Kentucky RV parks and campgrounds can be found throughout the state, with many of the best RV resorts in Kentucky being situated close to popular natural, urban, and civic attractions. The Bluegrass State, as it’s lovingly called, forms the border between the South and the Midwest, with neighbors to the south like Tennessee and the two Virginias, and neighbors to the north like Ohio, Indiana, and Illinois. Kentucky is famous for its bourbon, fried chicken, bluegrass music, and horse racing. Collectively, these are fantastic things to be known for, and you had better believe Kentucky loves to share these aspects of their heritage with visitors. Choosing an RV site in Kentucky also means you’ll never be too far from vibrant natural spaces to explore.
Southeastern Kentucky’s RV parks draw folks who are eager to explore venues like Cumberland Gap National Historic Park, where the state meets with Tennessee and Virginia in the foothills of the Appalachians. Nearby Kingdom Come State Park, Mine Made Adventure Park, and Carr Creek State Park are nearby destinations popular among the RVing crowd, especially in the summer and autumn months. Further west is the Daniel Boone National Forest and venues like the Big South Fork Scenic Railway, Kentucky Splash WaterPark and campground, and the Cumberland Falls State Resort Park.
Northeastern Kentucky RV parks and campgrounds tend to cluster around the numerous natural attractions of the area, which include Yatesville Lake State Park, Grayson Lake State Park, and Carter Caves State Resort Park, which is situated between Tygarts State Forest and the Northeastern Kentucky Museum. Further south you’ll run back into the nationally protected area which enshrouds numerous campgrounds and places like the Kentucky Folk Art Center, Cave Run Lake, and eventually these roads lead south to world-renown venues like the Red River Gorge and Chimney Top Rock next door to Natural Bridge State Resort Park.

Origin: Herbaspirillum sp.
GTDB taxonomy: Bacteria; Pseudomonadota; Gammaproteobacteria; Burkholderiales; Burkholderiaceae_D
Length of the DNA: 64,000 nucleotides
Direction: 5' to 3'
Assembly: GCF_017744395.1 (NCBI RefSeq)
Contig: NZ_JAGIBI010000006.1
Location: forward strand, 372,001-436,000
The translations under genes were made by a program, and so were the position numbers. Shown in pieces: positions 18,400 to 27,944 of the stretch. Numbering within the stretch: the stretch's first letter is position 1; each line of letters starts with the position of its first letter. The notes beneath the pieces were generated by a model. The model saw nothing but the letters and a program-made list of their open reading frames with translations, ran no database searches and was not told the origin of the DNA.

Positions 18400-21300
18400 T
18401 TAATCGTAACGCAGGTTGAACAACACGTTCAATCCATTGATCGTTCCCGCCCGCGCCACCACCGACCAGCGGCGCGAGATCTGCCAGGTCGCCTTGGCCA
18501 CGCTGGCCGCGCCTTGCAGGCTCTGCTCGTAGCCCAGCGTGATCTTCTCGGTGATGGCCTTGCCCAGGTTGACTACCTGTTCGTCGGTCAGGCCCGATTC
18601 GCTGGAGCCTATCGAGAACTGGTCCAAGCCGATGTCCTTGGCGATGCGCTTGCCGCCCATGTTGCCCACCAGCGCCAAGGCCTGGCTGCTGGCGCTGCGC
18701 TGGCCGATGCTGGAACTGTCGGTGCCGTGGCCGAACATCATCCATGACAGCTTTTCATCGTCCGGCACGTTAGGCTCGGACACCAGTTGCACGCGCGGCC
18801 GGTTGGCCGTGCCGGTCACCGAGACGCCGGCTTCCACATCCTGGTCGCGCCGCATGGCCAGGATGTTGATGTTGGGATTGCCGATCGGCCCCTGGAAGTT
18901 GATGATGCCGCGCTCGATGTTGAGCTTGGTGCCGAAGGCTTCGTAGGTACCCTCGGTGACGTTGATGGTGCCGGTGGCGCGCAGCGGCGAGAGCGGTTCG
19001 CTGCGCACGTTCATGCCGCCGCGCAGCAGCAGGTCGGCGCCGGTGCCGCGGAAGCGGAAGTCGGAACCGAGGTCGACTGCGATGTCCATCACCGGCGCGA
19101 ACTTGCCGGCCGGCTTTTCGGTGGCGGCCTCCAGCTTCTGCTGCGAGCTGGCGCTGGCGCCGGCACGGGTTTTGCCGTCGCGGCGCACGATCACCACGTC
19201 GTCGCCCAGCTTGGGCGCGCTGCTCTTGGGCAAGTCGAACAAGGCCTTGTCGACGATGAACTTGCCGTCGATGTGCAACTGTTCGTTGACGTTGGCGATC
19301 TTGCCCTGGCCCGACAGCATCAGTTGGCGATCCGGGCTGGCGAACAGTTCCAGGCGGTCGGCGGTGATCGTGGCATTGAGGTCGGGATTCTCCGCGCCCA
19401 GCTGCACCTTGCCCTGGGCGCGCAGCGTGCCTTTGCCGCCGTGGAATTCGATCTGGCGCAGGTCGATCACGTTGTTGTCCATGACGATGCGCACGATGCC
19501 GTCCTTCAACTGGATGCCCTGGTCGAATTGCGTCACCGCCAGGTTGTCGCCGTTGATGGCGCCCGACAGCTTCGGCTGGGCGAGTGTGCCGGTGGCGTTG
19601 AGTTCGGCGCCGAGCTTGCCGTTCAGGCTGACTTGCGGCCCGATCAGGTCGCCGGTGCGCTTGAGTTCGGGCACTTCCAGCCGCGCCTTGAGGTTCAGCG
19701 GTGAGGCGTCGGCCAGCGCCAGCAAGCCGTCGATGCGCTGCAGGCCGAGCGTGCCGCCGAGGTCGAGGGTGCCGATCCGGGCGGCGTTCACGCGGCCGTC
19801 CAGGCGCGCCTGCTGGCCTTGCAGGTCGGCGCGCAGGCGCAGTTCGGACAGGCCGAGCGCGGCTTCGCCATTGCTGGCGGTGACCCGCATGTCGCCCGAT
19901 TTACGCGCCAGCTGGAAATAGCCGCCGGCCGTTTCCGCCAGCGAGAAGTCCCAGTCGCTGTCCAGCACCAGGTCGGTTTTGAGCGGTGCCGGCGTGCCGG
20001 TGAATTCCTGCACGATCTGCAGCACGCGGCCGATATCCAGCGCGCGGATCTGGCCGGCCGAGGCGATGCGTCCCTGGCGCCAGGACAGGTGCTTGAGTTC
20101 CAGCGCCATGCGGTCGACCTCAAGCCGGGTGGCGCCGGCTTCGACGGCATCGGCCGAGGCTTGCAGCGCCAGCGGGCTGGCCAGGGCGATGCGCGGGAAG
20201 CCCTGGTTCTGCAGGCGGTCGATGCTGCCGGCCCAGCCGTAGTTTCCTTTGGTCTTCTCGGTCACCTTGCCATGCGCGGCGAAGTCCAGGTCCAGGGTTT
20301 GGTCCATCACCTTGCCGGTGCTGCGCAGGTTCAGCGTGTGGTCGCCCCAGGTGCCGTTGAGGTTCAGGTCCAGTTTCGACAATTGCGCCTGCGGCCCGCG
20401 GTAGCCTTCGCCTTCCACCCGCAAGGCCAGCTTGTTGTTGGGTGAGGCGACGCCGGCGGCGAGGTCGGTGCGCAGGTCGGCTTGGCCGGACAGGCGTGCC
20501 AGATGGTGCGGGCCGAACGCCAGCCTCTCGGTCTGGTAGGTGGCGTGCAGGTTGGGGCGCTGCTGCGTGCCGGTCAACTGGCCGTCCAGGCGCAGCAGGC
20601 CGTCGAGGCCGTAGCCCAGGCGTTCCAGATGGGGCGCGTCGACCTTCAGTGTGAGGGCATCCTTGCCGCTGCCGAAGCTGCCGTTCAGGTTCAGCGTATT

Front and center in the state are the Lexington, Kentucky RV parks and campgrounds which offer the ideal one-two combo punch of having both a vibrant urban and fantastic natural scene. Lexington is home to nearby outdoor attractions like Mt. Sterling, Fort Boonesborough State Park, and the Kentucky Horse Park. History buffs would do well to visit the Waveland State Historic Site, the Bluegrass Railroad and Museum, the Thoroughbred Center, and the childhood home of Mary Todd Lincoln.
On your way from Lexington to Louisville, be sure to stop in Frankfort, home to the Buffalo Trace distillery, if you’ve got time to sober up before towing your trailer down the interstate. Similarly, the Jim Beam American Stillhouse is just a few miles south of Louisville as well. Some of Kentucky’s best loved attractions are an easy drive from either Lexington or Louisville, including the Lincoln Homestead State Park, My Old Kentucky Home, Taylorsville Lake State Park, and the Bourbon Heritage Center.
Louisville is of course where the baseball bats are made. The iconic Louisville Slugger has been as much a part of our National Pastime as say, Rawlings, peanuts, and Cracker Jacks. After watching bats being born, head over to the Kentucky Derby Museum, Muhammad Ali Center, or climb aboard the Belle of Louisville Riverboat. Across the Ohio River in Jeffersonville, Indiana is the Falls of the Ohio State Park, where guests are welcome to go hiking, fishing, and visit the fossil beds and discovery center nearby. Western Kentucky RV parks tend to cluster around the natural destinations popular in the region like the Land Between the Lakes National Recreation Area, Shawnee National Forest, and Mammoth Cave National Park, one of Kentucky’s most popular natural destinations.
Updated November 8, 2016.